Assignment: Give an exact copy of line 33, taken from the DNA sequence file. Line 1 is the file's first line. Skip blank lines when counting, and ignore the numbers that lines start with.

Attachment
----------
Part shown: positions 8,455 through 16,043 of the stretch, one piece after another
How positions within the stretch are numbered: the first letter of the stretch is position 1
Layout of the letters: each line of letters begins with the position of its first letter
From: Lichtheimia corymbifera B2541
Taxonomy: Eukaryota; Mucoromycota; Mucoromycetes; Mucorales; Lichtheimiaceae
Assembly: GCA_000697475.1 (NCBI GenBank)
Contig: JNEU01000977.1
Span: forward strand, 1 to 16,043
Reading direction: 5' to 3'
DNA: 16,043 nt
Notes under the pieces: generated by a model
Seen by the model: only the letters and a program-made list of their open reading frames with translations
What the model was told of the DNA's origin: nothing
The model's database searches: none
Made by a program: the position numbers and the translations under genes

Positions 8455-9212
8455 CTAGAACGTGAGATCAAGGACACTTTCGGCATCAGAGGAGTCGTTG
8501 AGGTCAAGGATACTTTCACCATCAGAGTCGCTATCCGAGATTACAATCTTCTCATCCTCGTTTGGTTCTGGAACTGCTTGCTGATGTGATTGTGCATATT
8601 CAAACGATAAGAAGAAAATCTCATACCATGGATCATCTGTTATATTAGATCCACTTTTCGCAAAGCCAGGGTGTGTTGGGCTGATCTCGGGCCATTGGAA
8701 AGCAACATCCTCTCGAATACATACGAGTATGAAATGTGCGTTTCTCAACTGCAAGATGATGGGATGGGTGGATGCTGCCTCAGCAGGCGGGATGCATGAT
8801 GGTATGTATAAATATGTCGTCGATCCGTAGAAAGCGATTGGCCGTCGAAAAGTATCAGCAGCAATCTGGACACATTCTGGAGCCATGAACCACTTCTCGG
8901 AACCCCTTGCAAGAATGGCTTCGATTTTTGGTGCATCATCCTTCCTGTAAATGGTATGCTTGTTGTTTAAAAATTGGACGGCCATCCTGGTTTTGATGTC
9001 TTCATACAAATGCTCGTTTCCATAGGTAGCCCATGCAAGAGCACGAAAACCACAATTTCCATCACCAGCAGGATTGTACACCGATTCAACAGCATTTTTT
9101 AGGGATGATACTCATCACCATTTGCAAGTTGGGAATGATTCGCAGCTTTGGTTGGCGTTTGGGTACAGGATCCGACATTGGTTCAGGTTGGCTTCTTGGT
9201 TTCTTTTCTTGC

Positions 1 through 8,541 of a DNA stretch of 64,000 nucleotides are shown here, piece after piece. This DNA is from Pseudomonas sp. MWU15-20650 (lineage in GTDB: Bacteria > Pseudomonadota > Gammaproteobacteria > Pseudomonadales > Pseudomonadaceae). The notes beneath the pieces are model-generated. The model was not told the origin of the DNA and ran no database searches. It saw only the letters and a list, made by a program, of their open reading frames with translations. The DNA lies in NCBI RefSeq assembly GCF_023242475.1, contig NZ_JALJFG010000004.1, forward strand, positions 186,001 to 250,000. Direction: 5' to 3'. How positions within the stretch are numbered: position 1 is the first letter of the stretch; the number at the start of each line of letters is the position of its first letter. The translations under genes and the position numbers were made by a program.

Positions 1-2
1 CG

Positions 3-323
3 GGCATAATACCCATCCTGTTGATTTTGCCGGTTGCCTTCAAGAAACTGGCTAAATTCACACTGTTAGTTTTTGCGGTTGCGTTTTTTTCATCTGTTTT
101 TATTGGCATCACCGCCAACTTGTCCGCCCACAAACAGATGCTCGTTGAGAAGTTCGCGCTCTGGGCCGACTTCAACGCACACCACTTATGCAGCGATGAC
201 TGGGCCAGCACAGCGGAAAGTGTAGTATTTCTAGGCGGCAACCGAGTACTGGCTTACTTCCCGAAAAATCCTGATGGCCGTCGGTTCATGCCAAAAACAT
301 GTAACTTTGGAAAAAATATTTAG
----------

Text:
301 GTAACTTTGGAAAAAATATTTAG